Interview with Author Aundrea DeMille.
Hearing a constant litany of news stories about racial injustices occurring can feel disparaging and hopeless. For author and entrepreneur Aundrea DeMille, it is her call to action. Aundrea serves her community through Project Gateway: Equity & Opportunity Commission for Utah. Through her book, Is It Racism, How to Heal the Human Divide and Bunny Seeds, she offers readers a mind model to assess and check their own biases. While Aundrea confirms that change needs to occur on a systemic level, it is our responsibility as individuals to start the change within ourselves to dismantle racism. Aundrea draws on powerful anecdotes in her book to bring awareness and foster empathy for another’s experience. What prompted you to write this book?
I have five boys. When George Floyd was murdered, it was the first time that I saw the racial injustice impact my kids. My 13-year-old, who was 12 at the time, cried almost every day for a week straight. So, I made a video and put it on social media about what it's like raising black and brown boys. It got the attention of our governor, Governor Cox of Utah. And so, Governor Cox and Lieutenant Governor Henderson and our first lady came to my home to just kind of talk and understand what the black experience is like. We had this beautiful time together, where I shared some of the stories that we've experienced, from some racial biases and sometimes racism. We cried together and laughed together and just became really good friends. I went on to later learn how my stories had impacted the governor and his administration. Eventually, they commissioned me to a team called Project gateway to help with equitable policy suggestions. But, when I learned how impactful my stories were on the governor and the state of Utah, I thought, well, if it can have that impact on such a state level, then what would the stories do for the world? I decided to write a collection of stories of racial biases that my family has experienced, and how to wake up to our own racial biases, and reprogram the subconscious mind to help heal the human divide and create a better world. Recently, I have seen a lot of people online bringing up the contrast between how Tamir Rice was treated and how Kyle Rittenhouse is being treated by the system and how this racial inequality still prevails. Can you speak a little bit about that?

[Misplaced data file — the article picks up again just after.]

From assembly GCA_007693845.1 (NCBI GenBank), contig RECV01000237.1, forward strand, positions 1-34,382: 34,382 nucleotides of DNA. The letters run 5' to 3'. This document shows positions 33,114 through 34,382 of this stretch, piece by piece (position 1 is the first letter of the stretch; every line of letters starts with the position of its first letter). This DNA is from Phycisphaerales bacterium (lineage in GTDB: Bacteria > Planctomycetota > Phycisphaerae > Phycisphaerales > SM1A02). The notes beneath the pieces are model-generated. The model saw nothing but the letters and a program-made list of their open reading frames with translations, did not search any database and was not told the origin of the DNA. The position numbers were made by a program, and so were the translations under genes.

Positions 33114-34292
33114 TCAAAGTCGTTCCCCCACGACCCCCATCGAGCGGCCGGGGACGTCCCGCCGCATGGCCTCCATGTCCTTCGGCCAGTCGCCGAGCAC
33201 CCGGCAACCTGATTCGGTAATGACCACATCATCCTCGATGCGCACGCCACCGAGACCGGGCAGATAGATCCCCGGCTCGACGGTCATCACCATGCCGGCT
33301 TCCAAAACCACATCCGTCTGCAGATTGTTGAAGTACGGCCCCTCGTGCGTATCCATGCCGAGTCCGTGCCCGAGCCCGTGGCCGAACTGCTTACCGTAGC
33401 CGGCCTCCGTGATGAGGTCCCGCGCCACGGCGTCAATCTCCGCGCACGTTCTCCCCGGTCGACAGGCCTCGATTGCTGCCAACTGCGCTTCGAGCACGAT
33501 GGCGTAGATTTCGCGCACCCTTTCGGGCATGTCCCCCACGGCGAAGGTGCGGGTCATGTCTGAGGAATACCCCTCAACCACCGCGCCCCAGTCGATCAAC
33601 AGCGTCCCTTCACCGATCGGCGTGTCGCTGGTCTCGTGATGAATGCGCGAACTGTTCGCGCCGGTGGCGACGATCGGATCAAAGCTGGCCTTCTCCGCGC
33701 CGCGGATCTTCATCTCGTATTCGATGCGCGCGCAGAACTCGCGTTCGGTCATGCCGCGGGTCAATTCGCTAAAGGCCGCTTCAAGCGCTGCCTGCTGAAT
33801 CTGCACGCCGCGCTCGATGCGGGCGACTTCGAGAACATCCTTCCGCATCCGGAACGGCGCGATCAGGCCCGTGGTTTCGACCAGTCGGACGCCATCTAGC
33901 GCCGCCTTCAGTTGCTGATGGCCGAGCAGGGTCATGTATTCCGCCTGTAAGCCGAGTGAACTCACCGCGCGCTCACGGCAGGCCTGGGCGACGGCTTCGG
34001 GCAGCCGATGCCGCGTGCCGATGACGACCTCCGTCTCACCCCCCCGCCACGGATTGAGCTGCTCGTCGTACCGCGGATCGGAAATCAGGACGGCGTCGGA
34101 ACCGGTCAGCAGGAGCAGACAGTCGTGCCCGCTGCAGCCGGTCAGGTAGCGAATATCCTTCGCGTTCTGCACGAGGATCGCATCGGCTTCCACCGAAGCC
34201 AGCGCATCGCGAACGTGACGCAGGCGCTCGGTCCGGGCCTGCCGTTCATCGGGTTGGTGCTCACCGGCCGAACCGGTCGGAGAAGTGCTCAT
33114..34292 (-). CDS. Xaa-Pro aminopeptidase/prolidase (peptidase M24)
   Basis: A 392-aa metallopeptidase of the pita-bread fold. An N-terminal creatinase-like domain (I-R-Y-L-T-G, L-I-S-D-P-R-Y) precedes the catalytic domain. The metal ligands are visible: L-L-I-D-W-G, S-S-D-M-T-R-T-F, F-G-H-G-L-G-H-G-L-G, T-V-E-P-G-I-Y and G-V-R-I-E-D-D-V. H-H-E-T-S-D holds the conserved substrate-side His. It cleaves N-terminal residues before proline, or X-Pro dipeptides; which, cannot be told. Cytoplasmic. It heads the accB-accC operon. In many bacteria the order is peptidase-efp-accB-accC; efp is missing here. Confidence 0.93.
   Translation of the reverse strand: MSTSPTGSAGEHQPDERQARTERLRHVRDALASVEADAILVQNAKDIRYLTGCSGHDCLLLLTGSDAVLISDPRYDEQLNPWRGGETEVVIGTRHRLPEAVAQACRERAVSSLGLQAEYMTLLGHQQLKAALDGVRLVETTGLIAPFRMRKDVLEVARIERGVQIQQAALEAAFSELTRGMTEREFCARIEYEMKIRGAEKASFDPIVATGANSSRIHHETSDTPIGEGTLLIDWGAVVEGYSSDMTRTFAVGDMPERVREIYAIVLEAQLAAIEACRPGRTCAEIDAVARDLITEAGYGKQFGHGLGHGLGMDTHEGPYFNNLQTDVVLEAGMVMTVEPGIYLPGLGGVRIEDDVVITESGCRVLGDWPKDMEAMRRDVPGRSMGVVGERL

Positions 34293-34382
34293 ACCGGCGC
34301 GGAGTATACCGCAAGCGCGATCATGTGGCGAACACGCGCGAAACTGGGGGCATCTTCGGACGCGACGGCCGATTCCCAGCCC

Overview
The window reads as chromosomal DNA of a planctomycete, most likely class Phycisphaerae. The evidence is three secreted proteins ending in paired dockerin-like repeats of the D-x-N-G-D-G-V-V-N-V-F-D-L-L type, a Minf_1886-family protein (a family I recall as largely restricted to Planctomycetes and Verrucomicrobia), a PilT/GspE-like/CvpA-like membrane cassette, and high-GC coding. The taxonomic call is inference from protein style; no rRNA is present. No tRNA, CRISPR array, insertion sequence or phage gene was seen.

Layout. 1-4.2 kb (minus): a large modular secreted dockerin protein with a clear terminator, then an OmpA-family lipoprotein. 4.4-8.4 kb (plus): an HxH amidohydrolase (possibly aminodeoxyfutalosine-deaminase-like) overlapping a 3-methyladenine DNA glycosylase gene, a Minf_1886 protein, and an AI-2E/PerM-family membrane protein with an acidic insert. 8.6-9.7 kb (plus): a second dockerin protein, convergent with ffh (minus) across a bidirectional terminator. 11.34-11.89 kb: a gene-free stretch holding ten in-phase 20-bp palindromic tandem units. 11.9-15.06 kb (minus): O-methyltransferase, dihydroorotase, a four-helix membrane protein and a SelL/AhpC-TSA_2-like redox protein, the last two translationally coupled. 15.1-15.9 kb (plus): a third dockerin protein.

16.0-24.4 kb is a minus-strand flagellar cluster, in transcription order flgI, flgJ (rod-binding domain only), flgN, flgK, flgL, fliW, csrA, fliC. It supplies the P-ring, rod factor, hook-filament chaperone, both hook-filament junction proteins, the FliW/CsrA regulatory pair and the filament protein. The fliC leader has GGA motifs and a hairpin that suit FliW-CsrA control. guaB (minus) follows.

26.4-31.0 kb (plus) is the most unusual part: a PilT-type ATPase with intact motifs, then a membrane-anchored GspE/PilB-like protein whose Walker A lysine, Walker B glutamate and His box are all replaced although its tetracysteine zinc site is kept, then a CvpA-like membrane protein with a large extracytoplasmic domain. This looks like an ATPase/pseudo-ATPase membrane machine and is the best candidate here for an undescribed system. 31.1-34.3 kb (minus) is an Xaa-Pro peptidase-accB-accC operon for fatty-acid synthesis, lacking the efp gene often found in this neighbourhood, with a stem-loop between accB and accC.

It's very evident that our systems are still broken and there are racial biases that lead people to make decisions, even though they're sworn to look at the facts and determine whether someone is guilty or not. What I see is their own biases from the systems are impacting people's decisions to still treat people differently based on the color of their skin, as we see with the whole Rittenhouse situation. The more we can wake up to what's really happening, and use what I have in my book called The Mind Model to reprogram our mind and make a difference, these things will continue to persist. That's why I put this book together, because if we see folks for who they are and lead from a place of empathy, then we're more likely to come from a place of compassion. Right now, our biases are standing in the way. We have to be willing to remove those until things can be better.
Absolutely. I've heard the phrase, “I don't see color.” Why is not “seeing color” actually harmful?
Color blindness, first of all, is a privilege. It's so harmful because it allows us to not see people for who they truly are. We all bring something different to the table, and a part of our ethnic culture and our race is who we are. Being colorblind doesn't help, because it allows us to not be empathetic with other people. Until we can really see and understand how other people feel and what they physically have gone through, then we won't be able to change it. My 7-year-old son came home just a few months ago. And he said, ‘Mommy, because you are black, you don't deserve to own a house. You don't deserve to own property.’ And I said, ‘Well, why did you say that? And he said, ‘Well, because your black skin reminds people of darkness and evilness.’ And so, he's clearly not learning this at home, and he's mixed. I have five boys. The first two are black, the last three are half white, half black. And so, this was one of the half white, half black kids. That statement, his feelings, are a direct correlation to the detriment of being color blind. Clearly, he's learning out in the world, in school, in his video games, that black people don'